Friday, December 9, 2016


I continue to pendulate and titrate my Developmental Trauma.  I contact a chthonic energy--existence level fear, hate, or helplessness--and allow it to be for a time.  Then I get drunk.  When I sober up, I try again to allow that energy some expression.  And so on.  As time goes on, I am gradually decreasing the need for alcohol, I think--and many a drunk has said this many times--for good.  It has been some weeks since I brought hard liquor into my home, although I have twice in the past two weeks closed down some local bars, which is saying something since they close at 4am.

And of course all the "deep" stuff comes up: what am I doing with my life, how will I feel when my parents die, how will I feel when I am facing death, where is this world going, have I done what I could for my kids in building a better world, what are the limits of the possibility of my responsibility, etc.  It's hard facing these questions alone.  Most people don't like going to these places, because most people instinctively avoid painful questions for which there are no ready and obvious answers outside of submission in some given order, most obviously a church, or bleak cynicism.  I suppose I can understand the anger with which dogmatic atheists hold their views:  the possibility of hope scares them more than their certainty of extinction.

On one level I am definitely a fuck up.  I am a highly intelligent person with no career.  I am not an engineer, or doctor, or scientist, or lawyer, or academic.  I don't own the place where I live.  Many months I am hand to mouth, not least because my obsessions and poorly regulated grief often cause me to manage my money poorly.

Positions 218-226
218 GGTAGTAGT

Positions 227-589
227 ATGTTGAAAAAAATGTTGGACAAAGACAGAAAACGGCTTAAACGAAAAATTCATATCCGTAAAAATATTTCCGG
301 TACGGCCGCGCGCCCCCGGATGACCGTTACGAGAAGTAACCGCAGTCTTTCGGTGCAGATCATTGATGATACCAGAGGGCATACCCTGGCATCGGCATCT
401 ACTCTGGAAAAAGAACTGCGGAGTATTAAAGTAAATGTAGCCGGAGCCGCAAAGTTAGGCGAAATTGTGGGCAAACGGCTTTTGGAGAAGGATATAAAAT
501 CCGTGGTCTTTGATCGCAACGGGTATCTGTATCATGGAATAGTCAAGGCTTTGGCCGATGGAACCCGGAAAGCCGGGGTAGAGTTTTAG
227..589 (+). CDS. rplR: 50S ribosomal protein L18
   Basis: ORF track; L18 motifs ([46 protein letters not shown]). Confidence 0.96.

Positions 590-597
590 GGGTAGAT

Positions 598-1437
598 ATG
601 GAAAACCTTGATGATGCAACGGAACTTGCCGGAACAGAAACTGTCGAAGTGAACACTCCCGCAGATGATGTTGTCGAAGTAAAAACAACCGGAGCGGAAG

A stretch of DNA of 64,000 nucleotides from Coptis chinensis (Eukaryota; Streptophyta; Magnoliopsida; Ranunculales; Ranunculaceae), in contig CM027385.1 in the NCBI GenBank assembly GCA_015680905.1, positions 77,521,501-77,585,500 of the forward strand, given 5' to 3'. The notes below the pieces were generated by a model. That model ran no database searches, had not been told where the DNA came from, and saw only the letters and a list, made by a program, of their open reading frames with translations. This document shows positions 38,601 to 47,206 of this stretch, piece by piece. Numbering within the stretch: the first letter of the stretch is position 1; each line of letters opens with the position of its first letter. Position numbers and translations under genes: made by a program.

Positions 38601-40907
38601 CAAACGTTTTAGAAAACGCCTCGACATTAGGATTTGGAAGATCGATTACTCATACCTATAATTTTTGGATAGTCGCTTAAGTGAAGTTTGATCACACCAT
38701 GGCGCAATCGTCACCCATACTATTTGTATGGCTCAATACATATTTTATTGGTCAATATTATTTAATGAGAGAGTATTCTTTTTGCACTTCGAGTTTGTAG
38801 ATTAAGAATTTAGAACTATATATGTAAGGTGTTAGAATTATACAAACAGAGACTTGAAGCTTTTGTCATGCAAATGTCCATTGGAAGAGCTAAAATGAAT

But I ask myself: what was the criteria by which you intended to live your life?  What was the managing purpose, the theme, the goal?  And my answer is simple: life is about learning to know oneself, and about service to others.  And the one thing my lifestyle has in abundance is time--time for meditation, for contemplation, for reading, for writing.  My that standard, I am pretty much a genius.  I make outstanding money when I do work, leaving me lots of time to not work.  I don't have a boss, don't have to attend pointless meetings (which is most of them, at most companies), and don't have a regular schedule.

And I look at all the work I did on Goodness Movement, and all the ideas I have developed here, and even if I have as yet received no recognition, even if it is unclear if I have yet affected any human lives for the better, I have tried.  God knows I have tried, and will try again.

I often feel abject horror, still: mainlined fear, the pure stuff, which drives you out of your mind, a bit.  But I'm used to it.  I know it doesn't kill me.  I have on many occasions dreamed of being the Wolverine.  Everything is conspiring to kill me, and I have no home, but I don't die.  I think the Wolverine appeals to many men particularly on a mythic level, because he represents in some respects a masculine ideal, or one at least that invokes something in many of us of a certain generation and before.